Shanore News

Musings, ramblings and thought provoking articles from our team of talented writers - all views expressed are their own!

Practice Makes Perfect

There’s a reason Irish jewelry is so beautiful.  Practice does make perfect, and we’ve been at this metalwork business a good few centuries now.  Lots of people are curious about their roots, but what about the roots of their Claddagh ring or Triple Spiral pendant?  They have some pretty amazing ancestors too, and they are a bit easier to find than many people’s great, great grandparents.  In fact, you can pop into the National Museum of Ireland and visit them anytime.  (Well, anytime the museum is open.)

Irish metalwork goes back to the Bronze Age. Much of what was made then was very pragmatic, but artisans were making gold ornaments, including the lunula, an early sort of necklace.  It really picked up in the Iron Age.  Gold neck ornaments were still in style, and other jewelry such as pins and bracelets were also produced.  By the early middle ages, the Celts in Ireland were producing amazing jewelry.

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The Tara Brooch is the big name in ancient Irish jewelry, and the original dates back to roughly 700 AD.  It is one of the pieces you can see in the National Museum, along with the Ardagh Chalice.  This silver cup was made with more than 350 separate pieces and decorated with several other metals including gold, bronze and brass.  The tradition of using metals together continues today, as you can see in these knot work earrings.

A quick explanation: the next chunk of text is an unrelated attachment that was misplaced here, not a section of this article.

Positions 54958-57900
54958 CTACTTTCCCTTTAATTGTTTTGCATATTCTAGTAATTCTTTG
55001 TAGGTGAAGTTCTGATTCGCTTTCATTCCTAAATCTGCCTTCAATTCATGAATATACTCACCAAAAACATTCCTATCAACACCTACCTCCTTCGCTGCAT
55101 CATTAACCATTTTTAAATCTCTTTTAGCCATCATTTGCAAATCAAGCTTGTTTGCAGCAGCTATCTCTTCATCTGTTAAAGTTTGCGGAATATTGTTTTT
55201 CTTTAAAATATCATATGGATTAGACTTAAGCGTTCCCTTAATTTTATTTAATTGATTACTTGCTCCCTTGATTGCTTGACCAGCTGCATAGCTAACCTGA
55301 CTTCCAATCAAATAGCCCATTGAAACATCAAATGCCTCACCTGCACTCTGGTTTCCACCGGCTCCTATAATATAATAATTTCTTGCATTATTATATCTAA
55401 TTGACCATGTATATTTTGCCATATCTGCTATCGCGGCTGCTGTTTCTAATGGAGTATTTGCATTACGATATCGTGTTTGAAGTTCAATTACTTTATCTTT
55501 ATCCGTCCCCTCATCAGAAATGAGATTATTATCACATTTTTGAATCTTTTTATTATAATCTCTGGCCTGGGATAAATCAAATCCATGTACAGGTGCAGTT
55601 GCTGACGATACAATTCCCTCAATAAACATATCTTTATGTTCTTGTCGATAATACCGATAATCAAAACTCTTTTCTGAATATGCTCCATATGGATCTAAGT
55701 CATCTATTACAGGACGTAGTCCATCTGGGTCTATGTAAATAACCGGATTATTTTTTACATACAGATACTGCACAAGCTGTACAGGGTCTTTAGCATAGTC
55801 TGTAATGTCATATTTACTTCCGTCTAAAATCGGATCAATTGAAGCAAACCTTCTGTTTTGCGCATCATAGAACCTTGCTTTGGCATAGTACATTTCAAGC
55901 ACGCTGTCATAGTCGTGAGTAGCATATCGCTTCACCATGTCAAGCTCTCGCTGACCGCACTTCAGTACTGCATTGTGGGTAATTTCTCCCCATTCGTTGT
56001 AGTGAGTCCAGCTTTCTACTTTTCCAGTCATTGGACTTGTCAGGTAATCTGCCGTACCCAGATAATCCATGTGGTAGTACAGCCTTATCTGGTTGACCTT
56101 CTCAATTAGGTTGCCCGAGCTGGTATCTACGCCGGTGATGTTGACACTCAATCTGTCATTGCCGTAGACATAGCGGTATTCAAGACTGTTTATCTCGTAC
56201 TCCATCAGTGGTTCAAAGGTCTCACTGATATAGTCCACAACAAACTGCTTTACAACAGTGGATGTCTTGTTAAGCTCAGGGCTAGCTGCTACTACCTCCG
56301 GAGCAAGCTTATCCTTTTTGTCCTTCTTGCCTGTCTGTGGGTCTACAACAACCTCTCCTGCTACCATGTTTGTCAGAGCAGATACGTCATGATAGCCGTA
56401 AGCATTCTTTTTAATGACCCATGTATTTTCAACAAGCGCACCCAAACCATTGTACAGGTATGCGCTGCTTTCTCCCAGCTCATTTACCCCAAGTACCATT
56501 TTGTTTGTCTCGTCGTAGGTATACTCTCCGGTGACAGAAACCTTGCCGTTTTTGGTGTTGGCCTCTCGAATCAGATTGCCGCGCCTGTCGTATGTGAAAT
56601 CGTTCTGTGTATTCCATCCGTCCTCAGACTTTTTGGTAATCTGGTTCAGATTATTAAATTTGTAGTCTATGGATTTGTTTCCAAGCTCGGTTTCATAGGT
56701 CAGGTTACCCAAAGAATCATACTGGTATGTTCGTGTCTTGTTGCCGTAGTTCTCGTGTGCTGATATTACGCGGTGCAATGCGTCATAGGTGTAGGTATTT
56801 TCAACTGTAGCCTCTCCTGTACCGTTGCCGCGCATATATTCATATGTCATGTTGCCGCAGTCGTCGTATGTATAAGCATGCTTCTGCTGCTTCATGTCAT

Another feature that is consistent from the early middle ages to the present day is the love of curving, interlaced lines.  We don’t tell stories in a linear straightforward way, and we don’t make jewelry with straight lines either!  Animal images are common on metalwork throughout Irish history right up to contemporary art and jewelry.  But of course, even the animals are twisted.

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 While Irish Celtic jewelry has evolved, it is amazing how the same themes and designs have been seen so far back through history.  The mixing of metals and the curving, interlacing lines seen in the earliest finds are still seen in contemporary jewelry designs.  It takes the idea of fashion classics to a whole new level.  You can have faith that the Celtic necklace you buy today will indeed remain stylish for not just years, but perhaps centuries to come.  Its roots stretch back pretty far, after all, making jewelry a meaningful way to express your own connection to those talented ancient Celts.

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